Peter Siddle insists malicious verbal attacks are commonplace in Test cricket and will carry on for the rest of the Ashes series between Australia and England.
Play on the fourth day at the Gabba was especially heated, with Australia captain Michael Clarke fined for using "obscene, offensive or insulting" language during an exchange with James Anderson.
Clarke had been overheard on a stump microphone saying Anderson should "get ready for a broken arm", however former Australia spinner Shane Warne accused the England bowler of abusing George Bailey.
"It's just natural. It wasn't any different to normal. If it hadn't of been on the mic a lot people would not have said so much about it," Australia paceman Siddle told Radio Sports National .
"The most disappointing thing is that it actually came up (on the broadcast). It's not meant to at that time and it is very stiff for Michael.
"Throughout the series there will be more of it going on but it will be under control."
According to broadcaster Channel Nine, there was continuous sledging from other players, especially Anderson, that never went to air.
Siddle said Anderson was one of the most prolific sledgers in world cricket and had every right to be due to his long-term success as a Test bowler.
"Anderson brought it on himself. So fair's fair," Siddle said.
"There was a lot of other stuff going on and James Anderson was in the thick of it and a culprit for it all happening.
"He is one of the leading wicket-takers in the world so he is happy to have a chirp but as long as Mitchell Johnson keeps bowling them around his ears that will quieten him up pretty quickly."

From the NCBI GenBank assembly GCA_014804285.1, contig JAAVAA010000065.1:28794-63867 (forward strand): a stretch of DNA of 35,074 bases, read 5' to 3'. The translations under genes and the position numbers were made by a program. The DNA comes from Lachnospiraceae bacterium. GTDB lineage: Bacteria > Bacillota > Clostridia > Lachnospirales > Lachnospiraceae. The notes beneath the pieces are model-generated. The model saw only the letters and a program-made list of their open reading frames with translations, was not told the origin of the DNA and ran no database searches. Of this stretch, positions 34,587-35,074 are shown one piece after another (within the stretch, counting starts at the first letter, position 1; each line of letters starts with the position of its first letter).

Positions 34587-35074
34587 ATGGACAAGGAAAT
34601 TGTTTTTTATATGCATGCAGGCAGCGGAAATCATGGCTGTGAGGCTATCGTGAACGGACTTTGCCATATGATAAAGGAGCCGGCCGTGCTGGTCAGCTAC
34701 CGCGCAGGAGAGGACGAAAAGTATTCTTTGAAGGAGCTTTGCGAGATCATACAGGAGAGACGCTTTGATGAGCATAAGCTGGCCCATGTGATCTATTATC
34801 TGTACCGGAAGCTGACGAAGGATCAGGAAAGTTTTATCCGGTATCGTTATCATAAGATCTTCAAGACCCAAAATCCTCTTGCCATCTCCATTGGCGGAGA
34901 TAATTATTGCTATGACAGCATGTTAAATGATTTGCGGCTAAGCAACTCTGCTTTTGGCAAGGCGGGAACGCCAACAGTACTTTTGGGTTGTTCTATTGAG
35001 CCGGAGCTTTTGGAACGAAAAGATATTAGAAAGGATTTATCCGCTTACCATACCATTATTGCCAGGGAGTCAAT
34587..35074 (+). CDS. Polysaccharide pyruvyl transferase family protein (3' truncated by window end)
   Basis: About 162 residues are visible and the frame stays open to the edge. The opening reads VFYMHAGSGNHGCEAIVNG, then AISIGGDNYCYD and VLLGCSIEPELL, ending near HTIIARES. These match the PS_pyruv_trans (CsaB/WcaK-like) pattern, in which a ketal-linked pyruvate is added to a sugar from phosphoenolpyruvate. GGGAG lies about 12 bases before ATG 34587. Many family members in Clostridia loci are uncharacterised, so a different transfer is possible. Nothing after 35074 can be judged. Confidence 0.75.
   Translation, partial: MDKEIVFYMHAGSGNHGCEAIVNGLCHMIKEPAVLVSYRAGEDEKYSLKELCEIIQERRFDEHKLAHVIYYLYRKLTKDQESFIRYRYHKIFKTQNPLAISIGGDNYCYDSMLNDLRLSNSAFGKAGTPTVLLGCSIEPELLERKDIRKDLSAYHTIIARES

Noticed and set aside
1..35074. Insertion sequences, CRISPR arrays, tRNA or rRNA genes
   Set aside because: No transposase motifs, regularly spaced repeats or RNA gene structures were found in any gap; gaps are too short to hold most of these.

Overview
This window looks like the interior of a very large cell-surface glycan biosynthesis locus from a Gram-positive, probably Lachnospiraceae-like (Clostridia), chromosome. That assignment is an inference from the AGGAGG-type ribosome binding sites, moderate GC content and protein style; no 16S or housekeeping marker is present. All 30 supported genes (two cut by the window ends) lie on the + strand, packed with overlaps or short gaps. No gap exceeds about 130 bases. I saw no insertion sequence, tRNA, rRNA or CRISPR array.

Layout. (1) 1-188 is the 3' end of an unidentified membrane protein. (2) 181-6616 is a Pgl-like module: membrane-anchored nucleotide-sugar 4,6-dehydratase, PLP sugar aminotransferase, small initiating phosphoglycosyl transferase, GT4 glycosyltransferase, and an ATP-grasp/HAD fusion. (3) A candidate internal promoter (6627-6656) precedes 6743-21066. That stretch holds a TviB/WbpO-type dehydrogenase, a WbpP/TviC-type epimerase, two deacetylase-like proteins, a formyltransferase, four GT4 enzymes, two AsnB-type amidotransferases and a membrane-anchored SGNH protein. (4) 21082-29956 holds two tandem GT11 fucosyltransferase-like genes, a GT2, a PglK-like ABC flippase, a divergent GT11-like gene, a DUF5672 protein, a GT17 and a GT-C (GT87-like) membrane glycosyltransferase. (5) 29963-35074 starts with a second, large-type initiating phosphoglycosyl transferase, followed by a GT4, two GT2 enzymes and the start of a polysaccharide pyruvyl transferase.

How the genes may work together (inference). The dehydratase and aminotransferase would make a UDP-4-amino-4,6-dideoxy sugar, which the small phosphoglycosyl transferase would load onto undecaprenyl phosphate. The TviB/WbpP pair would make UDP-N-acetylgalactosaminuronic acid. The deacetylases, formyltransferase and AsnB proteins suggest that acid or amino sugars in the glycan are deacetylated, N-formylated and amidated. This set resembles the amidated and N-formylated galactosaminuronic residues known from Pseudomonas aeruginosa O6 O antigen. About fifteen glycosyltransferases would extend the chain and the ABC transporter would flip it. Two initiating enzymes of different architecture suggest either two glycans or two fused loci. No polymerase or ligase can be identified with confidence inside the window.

Siddle, yet to win a series against England from three attempts, said he was surprised at how easily Alastair Cook's team wilted under the pressure of the hosts' pace barrage.
"Especially with the second innings. I think in the first innings we took them by surprised a little bit," he said.
"But in the second innings, with some of the plans for some of their players and the way we got the wickets, it was disappointing (for England).
"To have such a convincing win shows the position we are in and the strength around the side at the moment."
The Victorian used the interview to wish Jonathan Trott the best in his recovery from the stress-related issues that have forced the number three batsman to quit the Ashes series and return to England.
"Everyone knows what a class player he is. For us it's a big bonus but for him personally it is disappointing," he said.
"I hope he comes back strong after whatever it is. He is a class player and you want to play against the best players in the world."
England team director Andy Flower says Trott has been struggling with the illness for at least as long as he had been an England player.
"I was first aware that Jonathan struggled with these things from our first contact as player and coach," he said.
"There was therefore a chance at any time over the past four years they might interfere with his cricket - but no more so for this tour than any other.
"There was always a possibility. But he's always managed it really successfully, and there was no reason to suggest this Test should be any different."
Trott is not the first England player of recent times to experience similar difficulties.
Opener Marcus Trescothick and limited-overs all-rounder Michael Yardy have both also had to leave tours because of mental-health issues in the past decade.
The second Test in Adelaide will be shown live on Sky Sports 2 HD from December 5.
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